Summer Fishing

Finding Your Fishing Comfort Zone Anywhere

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In bass fishing, little to nothing compares to that feeling of working your favorite stretch of water on your home fishery. Whether it is a farm pond, stream, river, or major body of water, anglers find it hard to match the comfort and confidence of fishing their “juice” on known waters. No matter the conditions, you constantly expect to feel that tug at the end of your line.

Imagine having a similar comforting feeling all the time, on any fishery, all over the country. You’d think an angler that harnesses that comfort and confidence would be able to catch them most anywhere and everywhere; and for the most part, you’d be right.

Zack Birge, an FLW Tour pro coming off an impressive rookie season began with a victory at the Rayovac Championship on Wheeler Lake and ended with the Rookie of the Year title with a ticket to the Forest Wood Cup.  Not bad for a first year in the professional ranks of bass fishing.

What is so intriguing about Birge’s award-winning year is that he was able rack up these accolades fishing his way; fishing in his comfort zone.

FIND YOUR HAPPY PLACE

“With the exception of Lake Chickamauga, my boat didn’t see water deeper than 8 feet all year,” Birge said. “I grew up fishing the Arkansas River in water no deeper than your fishing pole. Fishing shallow is what I know how to do best, so it’s usually what I look for when fishing a tournament.”

It’s like you’ve moved away from home but you brought along your favorite old recliner. Your surroundings may be different, but hey, you get to sit back and relax in your homey chair each night. Same deal with fishing your comfort zone; whether you get five bites or 50, you’re going to be happy because you’re doing what you like to do.

Birge keeps it as simple as possible when he is looking for his comfort zone on any fishery. He noted that of the six stops the FLW Tour made this year, he had only ever fished Beaver Lake. Instead of getting all hung up on dock talk or where and what he “should be” fishing, Birge would go out and let the current conditions tell the story.

“When I fish, I just launch my boat on the lake and go with my gut,” Birge said. “I prefer to fish shallow, so I go out with a handful of lures I have confidence in and cover water till I find quality fish. I learned pretty early on in my fishing career that you can’t always judge a book by its cover.

“Take Lewis Smith Lake for example: I had heard time and again that you needed to be fishing for big spotted bass to win there. But after my first day of practice, I had pretty much committed to fishing for largemouth in skinny water. And wouldn’t you know it, that largemouth pattern turned into me leading days two and three of the tournament.”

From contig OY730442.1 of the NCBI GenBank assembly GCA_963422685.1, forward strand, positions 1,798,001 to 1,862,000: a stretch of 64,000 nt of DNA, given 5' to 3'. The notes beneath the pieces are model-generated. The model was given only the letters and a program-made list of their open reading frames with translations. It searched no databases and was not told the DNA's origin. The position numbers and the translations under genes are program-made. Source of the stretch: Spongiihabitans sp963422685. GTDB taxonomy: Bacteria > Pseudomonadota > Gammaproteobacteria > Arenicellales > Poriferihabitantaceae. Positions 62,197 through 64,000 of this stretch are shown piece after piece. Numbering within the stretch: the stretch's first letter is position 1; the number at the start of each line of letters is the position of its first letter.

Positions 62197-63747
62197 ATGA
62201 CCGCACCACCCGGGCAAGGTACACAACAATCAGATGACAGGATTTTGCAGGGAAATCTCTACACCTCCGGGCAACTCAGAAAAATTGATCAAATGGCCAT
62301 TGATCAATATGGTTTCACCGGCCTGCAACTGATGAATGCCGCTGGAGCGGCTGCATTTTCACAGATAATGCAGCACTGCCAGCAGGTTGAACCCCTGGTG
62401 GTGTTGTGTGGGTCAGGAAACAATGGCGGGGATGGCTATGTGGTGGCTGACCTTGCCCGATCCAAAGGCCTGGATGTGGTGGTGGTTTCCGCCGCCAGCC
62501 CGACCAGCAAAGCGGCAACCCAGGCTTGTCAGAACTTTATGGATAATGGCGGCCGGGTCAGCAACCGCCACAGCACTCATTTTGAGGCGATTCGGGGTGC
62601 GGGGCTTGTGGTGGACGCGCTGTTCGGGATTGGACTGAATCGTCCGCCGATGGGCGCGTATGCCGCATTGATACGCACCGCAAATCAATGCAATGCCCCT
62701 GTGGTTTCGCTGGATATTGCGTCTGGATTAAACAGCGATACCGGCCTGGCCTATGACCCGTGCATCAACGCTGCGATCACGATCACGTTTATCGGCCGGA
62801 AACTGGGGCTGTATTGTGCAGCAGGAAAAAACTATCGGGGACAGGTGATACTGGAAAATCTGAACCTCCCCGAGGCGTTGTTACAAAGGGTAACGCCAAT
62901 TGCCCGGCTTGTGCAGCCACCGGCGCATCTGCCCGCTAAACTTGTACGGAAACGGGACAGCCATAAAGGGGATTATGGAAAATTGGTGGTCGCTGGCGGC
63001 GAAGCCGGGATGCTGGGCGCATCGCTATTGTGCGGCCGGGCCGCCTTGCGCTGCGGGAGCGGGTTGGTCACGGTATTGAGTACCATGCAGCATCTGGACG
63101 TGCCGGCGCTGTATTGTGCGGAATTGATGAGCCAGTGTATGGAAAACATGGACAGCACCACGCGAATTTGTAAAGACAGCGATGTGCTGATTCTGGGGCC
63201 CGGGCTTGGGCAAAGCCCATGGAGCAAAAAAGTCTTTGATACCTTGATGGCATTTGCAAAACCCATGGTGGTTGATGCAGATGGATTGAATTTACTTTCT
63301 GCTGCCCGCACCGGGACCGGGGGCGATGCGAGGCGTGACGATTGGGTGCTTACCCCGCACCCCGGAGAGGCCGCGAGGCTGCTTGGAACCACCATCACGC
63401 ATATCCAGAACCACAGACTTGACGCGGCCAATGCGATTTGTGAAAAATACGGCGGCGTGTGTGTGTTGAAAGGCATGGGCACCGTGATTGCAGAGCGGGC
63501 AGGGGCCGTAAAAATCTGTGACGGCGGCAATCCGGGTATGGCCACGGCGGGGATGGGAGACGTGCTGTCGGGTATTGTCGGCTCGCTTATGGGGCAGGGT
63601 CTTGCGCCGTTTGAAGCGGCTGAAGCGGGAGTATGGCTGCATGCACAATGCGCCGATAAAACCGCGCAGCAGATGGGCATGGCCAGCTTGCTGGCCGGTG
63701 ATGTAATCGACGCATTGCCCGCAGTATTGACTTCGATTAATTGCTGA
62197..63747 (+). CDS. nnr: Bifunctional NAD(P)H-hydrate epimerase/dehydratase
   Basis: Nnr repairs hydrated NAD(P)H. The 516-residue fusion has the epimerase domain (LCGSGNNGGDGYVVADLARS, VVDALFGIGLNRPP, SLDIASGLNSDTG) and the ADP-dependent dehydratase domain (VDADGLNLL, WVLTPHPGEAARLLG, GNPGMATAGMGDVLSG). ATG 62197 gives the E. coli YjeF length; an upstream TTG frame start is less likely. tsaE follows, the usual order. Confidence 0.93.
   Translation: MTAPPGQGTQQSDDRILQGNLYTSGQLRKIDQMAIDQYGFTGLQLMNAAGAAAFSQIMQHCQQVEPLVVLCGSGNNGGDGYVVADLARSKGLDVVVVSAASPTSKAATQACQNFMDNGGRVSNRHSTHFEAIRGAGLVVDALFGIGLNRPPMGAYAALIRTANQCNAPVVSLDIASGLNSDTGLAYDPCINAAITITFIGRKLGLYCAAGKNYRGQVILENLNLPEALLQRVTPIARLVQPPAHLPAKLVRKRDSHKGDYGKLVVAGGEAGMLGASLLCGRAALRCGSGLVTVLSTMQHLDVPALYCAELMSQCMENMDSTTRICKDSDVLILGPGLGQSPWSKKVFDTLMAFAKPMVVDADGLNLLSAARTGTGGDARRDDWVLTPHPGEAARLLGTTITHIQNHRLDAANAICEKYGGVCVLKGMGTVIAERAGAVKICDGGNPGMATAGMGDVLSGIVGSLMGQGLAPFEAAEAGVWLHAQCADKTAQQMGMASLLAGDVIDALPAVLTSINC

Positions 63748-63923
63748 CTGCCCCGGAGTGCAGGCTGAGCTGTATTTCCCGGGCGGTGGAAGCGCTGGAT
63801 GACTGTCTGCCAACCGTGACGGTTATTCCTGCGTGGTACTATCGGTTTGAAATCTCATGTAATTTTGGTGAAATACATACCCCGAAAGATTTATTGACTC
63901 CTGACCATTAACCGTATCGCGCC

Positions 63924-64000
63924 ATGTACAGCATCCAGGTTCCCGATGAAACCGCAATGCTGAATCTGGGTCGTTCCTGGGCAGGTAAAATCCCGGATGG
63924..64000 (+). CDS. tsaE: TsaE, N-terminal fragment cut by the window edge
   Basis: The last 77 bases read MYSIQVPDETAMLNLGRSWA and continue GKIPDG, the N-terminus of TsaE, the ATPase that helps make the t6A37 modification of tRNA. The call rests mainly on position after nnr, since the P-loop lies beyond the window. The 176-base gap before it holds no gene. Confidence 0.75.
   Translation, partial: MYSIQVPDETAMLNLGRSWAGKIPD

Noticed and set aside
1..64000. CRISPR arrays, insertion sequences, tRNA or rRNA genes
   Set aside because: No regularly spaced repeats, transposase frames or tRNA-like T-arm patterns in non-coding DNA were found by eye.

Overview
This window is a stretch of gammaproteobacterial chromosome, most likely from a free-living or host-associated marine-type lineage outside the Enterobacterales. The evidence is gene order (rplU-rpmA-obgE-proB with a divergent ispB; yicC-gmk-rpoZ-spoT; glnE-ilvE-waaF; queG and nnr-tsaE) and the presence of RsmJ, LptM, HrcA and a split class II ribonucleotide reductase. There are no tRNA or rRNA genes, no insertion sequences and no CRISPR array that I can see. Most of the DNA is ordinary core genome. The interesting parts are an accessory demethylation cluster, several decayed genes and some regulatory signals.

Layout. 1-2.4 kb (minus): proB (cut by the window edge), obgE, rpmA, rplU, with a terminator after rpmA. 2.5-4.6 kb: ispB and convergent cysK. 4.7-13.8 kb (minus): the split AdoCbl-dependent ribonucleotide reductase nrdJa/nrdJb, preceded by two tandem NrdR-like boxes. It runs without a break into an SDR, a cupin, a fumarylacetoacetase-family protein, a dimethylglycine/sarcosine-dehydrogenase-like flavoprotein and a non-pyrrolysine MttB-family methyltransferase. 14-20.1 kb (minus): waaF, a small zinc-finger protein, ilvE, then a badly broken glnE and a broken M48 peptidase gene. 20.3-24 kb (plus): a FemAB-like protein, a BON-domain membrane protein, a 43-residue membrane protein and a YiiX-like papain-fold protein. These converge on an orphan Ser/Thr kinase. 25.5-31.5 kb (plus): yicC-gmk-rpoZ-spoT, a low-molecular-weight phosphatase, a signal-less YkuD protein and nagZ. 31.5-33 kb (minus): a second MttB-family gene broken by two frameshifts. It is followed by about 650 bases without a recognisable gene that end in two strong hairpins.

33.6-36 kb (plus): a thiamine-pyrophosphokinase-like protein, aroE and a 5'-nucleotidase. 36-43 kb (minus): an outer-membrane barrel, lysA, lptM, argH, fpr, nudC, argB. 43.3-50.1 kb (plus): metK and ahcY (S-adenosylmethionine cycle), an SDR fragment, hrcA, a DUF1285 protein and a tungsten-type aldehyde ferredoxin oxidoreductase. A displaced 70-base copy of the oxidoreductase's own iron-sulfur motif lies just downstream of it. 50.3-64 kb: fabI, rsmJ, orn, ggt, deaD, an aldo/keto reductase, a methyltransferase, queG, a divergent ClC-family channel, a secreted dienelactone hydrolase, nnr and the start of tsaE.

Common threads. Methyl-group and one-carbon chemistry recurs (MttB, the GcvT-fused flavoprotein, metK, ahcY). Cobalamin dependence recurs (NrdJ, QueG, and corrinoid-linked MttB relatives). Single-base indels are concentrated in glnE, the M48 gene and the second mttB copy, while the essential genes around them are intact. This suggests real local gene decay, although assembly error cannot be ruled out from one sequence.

Unfavorable weather conditions coupled with local pressure resulted in Birge finishing the Lewis Smith event in sixth place. Even though a victory slipped his grasp, Birge was able to go against the grain, fishing his comfort zone, with great results to show for it.

BUILD CONFIDENCE

Even though this was Birge’s first year as a professional angler, he didn’t lack confidence in any of the events. Birge attributes that to focusing on the shallows of the fisheries the FLW Tour visited.

Fishing shallow works for Birge, but whether you like fishing shallow or deep, focus on fishing your strengths and be confident in what you’re doing. This helps top anglers like Birge and will help you as an angler immensely.

“For me confidence is absolutely everything in fishing,” Birge said. “It gives you that positive mindset that you need throughout a day of fishing. It is much easier to lose your composure or psych yourself out if you aren’t confident in what you’re doing. Being confident is also going to make you ready for the bites you do get, helping with your execution.”

When you look at the sport of bass fishing, there is a long list of anglers who have thrived with this plan of attack. Whether it be guys like Tommy Biffle or Denny Brauer, who have made careers out of flipping and pitching in shallow water. Or Kevin VanDam, who favors fishing fast with a crankbait; these anglers have found what works for them and parlay that into longterm success on any fishery.